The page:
Black-fronted tern (Sterna albostriata)

Black-fronted tern
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Black-fronted tern fact file

Black-fronted tern description

GenusSterna (1)

This small, threatened bird is one of many tern species that live around the New Zealand coast, but is unique by being the only one that breeds exclusively inland. Terns belong to the same family as gulls, but are distinguishable by a forked tail, which has led to their other popular name of sea swallows (3). The black-fronted tern has a grey body and a noticeable black cap, under which a thin white line extends along the cheek. The wings are also grey, and contrast with its white rump when in flight. The bill and legs are vivid orange (4). Non-breeding adults moult, and therefore differ in appearance from breeding adults by having a grey head and a black patch around the nape of the neck. Juveniles have a greyish-brown head, a black-flecked crown, and a white throat (2).

Chlidonias albostriatus.
Length: 30 cm (2)
88 – 96 g (2)

Black-fronted tern biology

From the middle of October to late November, the black-footed tern can be found on its inland breeding habitat. Here, they nest in colonies of up to 50 pairs, and typically lay two eggs in a simple scrape in the shingle. Like other New Zealand terns, both parents take turns to incubate the eggs, for a period of 21 to 23 days (2) (6), during which time they can exhibit very aggressive behaviour. They will dive at any intruders, screeching harshly, and often striking the intruder’s head with their feet. Whilst this is effective on sheep and hawks, unfortunately their fearless attacks do little to deter predators such as cats and dogs (5) (6). The chicks fledge at around 30 days old (3).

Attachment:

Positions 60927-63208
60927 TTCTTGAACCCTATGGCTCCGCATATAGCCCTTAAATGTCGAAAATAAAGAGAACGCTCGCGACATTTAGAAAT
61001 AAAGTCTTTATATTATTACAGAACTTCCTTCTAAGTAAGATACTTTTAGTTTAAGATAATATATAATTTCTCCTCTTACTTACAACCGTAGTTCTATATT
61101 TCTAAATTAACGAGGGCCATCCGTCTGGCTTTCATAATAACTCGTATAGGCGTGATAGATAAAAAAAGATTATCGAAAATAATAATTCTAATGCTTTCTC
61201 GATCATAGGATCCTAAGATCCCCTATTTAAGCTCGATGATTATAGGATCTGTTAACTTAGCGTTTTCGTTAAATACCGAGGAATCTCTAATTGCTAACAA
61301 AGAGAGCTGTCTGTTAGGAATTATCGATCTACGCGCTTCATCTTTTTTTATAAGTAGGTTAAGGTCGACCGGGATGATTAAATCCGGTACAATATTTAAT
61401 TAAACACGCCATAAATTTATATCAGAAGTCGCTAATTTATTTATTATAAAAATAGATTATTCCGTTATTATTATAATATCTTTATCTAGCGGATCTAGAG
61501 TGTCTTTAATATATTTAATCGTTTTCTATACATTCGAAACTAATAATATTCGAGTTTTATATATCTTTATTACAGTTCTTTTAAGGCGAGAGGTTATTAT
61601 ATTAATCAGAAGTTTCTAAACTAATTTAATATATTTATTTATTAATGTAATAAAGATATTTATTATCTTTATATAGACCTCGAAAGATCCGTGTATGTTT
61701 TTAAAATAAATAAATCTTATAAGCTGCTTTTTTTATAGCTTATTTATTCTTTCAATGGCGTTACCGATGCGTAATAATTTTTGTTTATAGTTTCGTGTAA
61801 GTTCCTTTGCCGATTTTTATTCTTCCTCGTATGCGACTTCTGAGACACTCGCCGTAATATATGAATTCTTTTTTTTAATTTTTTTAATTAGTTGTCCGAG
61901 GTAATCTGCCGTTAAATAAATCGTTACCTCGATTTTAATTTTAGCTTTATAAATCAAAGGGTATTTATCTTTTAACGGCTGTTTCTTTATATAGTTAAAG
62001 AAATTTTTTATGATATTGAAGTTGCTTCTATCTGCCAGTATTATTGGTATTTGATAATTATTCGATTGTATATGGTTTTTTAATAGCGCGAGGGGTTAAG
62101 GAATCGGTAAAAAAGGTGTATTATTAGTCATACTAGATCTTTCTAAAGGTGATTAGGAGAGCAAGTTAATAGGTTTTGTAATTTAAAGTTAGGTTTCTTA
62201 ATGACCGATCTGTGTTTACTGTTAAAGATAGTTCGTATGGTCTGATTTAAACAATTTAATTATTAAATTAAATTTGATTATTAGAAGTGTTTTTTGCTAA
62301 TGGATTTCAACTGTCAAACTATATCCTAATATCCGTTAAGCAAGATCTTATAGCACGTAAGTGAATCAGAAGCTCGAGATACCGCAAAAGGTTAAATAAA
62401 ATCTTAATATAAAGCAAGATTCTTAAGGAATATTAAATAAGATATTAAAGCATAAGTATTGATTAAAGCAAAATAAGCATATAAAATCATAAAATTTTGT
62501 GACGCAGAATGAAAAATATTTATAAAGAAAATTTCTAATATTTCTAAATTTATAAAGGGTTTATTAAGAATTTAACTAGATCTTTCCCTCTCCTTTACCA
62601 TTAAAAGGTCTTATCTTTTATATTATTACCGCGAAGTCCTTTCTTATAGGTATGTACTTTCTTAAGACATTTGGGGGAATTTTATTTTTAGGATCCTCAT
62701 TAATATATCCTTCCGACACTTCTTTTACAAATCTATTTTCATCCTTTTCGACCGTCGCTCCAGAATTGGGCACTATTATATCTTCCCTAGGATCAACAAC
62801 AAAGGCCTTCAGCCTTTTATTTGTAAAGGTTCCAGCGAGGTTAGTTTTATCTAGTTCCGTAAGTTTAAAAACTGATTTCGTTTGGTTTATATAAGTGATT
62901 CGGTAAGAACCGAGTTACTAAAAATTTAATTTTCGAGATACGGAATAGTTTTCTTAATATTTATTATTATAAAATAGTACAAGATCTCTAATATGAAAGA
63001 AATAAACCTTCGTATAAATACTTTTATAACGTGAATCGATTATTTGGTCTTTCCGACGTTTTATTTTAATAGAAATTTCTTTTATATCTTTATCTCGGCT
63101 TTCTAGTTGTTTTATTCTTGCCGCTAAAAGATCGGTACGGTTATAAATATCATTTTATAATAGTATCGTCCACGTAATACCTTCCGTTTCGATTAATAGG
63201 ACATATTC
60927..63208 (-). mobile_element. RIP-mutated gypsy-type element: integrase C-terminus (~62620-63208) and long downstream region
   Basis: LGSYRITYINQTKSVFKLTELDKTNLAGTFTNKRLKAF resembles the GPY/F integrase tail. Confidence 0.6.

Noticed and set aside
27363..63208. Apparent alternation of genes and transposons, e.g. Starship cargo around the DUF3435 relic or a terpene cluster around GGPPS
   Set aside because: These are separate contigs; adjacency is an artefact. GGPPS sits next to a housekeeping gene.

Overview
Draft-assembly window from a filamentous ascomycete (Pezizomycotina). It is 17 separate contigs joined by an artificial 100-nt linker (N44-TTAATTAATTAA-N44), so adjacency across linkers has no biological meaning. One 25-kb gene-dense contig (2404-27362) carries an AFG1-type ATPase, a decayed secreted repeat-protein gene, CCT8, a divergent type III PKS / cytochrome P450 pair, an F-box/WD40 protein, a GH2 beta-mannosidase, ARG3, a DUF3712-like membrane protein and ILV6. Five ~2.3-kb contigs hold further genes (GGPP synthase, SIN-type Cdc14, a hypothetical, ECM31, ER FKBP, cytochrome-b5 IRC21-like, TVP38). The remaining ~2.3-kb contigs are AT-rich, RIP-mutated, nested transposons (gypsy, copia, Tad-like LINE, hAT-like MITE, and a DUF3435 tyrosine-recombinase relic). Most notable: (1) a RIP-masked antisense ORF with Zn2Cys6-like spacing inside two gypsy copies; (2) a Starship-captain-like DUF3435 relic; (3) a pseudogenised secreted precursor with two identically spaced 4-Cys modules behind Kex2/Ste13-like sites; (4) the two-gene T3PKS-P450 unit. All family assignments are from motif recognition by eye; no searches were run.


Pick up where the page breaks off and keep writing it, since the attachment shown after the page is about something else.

Whilst breeding, they will search for food in flocks, over rivers, lakes and farmland. Their tendency to follow farmers’ ploughs, catching insects and worms from the freshly dug earth, has earned them the names ploughboys or the ploughman’s friend (3). They fly over rivers and lakes, dipping down to feed on mayflies and stoneflies from the surface, and sometimes even diving into the water to take small fish. Once summer and breeding is over, they move to the coast, and again feed on worms from coastal farmland, but also on crustaceans from the ocean (6).


Black-fronted tern range

The black-fronted tern is found only in New Zealand; it breeds on the South Island, and visits the North Island, where it used to breed (2).


Black-fronted tern habitat

The black-fronted tern breeds on shingle, stoney or sandy areas in fast-flowing braided rivers, and on the shores of lakes, with sparse vegetation (5). It searches for food over rivers, lakes and farm fields, and in winter can be found in coastal areas, roosting on tidal flats and islands (6), rarely venturing further than 10 km offshore (2).


Black-fronted tern status

The black-fronted tern is classified as Endangered (EN) on the IUCN Red List (1).

IUCN Red List species status – Endangered


Black-fronted tern threats